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Official Review by Andrei Ojeda, Stadium Journey Regional Correspondent
Named for the school's nickname, Titan Gym was built in 1964 and seats 4,000 fans. Despite its age, a number of improvements in recent years have kept the gym serviceable for Division-I basketball. A new scoreboard, chair backed seating, and a redesigned floor are just a few of the renovations since 2012.
The FANFARE scale is our metric device for rating each stadium experience. It covers the following:
Each area is rated from 0 to 5 stars with 5 being the best. The overall composite score is the "FANFARE Score".
A concession stand outside the main entrance serves up dogs, snacks and beverages at reasonable prices and includes hot dogs ($3.50) and polish dogs ($4.00). Both also come as combos with a bag of chips and a 16 oz soda for $2 more. Pepsi product fountain beverages are available in three sizes, 44 oz ($4.50), 32 oz ($3.50), 24 oz ($2.50). Coffee is also available for $2.00.
Snacking options include nachos with cheese and jalapenos ($3.50), churros ($2.75), soft pretzels ($2.75, $3.25 with cheese), peanuts ($4.50), assorted candies ($3.00), sunflower seeds ($2.00) and chips ($1.50). Gatorade ($3.50) and bottled water ($2.50) are also available. If all you're looking for is snacking options or bottled drinks, another snack stand is set up inside the arena just inside the concourse of the main entrance.
Several chants are heard inside of Titan Gym, some of which are choreographed after free throw makes.
Banners honoring retired Titan hoopsters as well as national champion teams, along with murals of various student-athletes adorning the walls, definitely adds to the gym's intimacy. In some ways the layout of the gym resembles that of Cal State Northridge's Matadome. Despite the size of the venue, it holds sound extremely well and has a rather vibrant atmosphere.
The dance team, winners of 14 National Division I Jazz Title's, is always at peak performance, treating fans to a variety of dance routines to the tunes of various genres. This is quite impressive given their lack of local exposure compared to the more renowned local programs, USC and UCLA. Tuffy, Fullerton's mascot, is a furry grey elephant voted upon by the students, and is very active throughout the game and in the stands, and is always happy to interact with his fans.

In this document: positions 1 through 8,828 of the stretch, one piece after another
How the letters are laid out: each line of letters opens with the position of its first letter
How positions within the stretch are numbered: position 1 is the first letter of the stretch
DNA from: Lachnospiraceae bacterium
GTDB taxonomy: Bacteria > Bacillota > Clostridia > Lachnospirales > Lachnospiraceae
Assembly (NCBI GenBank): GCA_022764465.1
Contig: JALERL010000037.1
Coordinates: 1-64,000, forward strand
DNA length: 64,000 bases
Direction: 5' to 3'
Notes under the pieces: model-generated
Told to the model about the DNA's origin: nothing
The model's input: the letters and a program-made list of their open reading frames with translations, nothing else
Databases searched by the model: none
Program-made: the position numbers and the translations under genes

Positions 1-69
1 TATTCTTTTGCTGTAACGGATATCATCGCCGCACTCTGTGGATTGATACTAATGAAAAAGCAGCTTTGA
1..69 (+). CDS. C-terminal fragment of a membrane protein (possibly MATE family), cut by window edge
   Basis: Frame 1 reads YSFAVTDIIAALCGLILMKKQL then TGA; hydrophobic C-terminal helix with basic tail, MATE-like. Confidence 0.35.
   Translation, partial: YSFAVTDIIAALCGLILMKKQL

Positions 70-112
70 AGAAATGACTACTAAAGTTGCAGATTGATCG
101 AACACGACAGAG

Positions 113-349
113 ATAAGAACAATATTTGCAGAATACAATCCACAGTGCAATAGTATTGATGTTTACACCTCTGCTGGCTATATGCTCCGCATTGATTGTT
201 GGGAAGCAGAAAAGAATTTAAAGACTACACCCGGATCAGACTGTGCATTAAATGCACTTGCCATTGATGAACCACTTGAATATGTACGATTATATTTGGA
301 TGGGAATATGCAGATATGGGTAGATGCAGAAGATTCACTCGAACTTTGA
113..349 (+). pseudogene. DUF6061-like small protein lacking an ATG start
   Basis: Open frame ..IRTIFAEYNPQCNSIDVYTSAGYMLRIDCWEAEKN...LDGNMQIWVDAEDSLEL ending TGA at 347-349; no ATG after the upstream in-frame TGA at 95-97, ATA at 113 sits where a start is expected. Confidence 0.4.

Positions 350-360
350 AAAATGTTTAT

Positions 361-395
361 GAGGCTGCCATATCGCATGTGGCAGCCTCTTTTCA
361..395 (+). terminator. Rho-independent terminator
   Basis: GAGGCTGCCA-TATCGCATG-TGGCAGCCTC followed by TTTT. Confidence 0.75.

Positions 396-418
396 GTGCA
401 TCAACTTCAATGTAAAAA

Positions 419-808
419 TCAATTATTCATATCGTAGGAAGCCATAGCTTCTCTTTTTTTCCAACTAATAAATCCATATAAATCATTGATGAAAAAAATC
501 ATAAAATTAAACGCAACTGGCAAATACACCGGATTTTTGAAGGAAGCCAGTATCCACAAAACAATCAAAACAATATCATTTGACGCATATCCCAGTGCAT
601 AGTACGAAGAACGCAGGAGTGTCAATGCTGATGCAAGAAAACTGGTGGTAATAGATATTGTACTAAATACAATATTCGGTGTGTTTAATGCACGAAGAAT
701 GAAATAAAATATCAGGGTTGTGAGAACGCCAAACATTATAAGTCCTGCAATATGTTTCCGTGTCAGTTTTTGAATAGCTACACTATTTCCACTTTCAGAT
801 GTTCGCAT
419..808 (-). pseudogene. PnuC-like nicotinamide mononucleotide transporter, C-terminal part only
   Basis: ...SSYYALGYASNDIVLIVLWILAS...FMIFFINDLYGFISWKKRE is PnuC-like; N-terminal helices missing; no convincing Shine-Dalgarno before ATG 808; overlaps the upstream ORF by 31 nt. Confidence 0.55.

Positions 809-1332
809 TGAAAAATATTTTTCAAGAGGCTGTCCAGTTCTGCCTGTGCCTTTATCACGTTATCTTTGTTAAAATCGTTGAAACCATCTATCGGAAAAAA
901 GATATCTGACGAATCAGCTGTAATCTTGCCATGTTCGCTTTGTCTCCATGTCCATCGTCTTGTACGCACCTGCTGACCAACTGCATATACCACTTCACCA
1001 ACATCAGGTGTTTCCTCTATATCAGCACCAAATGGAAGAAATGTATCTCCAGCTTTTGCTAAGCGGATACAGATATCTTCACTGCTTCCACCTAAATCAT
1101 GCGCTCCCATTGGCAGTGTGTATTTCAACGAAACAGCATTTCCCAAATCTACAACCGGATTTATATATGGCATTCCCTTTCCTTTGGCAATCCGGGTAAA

The Stampede, the student section is rather sparse and lacks some of the traditional rituals at college basketball games. Also lacking in the section is the presence of student section specific shirts. This section could have used either some blue or orange.
The surrounding area around campus has a vast variety of pre and post game dining options, including your standard chains KFC, Panera Bread, and Five Guys Burgers and Fries.
BIGS Fullerton is probably the best place nearby to pick up some wings. Beyond just the wings, they have weeknight specials as well as all sorts of fried pub food including sweet potato and curly fries. They offer over 40 beers on tap, so it could make for some good times.
Oggi's, a brewhouse that not only specializes in pizza but has a full dining area with multiple screens to view other sporting action, has several chains in Orange and San Diego counties, including Fullerton.
Cal State Fullerton is a mere 10-15 minute drive from Anaheim so if you're looking for other entertainment and dining options, Downtown Disney is another option. If you don't plan to pay the mouse a visit, parking for up to 2 hours is free, 4 hours with validation from local venues.
As with most athletic programs, the fan support is a reflection of the product on the court. Though not filled to capacity, those who are in attendance are very active often making plenty of noise in their attempt to rally behind the home five. Because no seat is far from the action, any kind of unified noise the fans can create will definitely be felt by the players on the court.
The stadium is just minutes off of the 57, which quickly connects to the 5 and 91 freeways. Unfortunately the gym is not easily identifiable once you arrive on campus, so make sure you have some time to walk the campus and find it.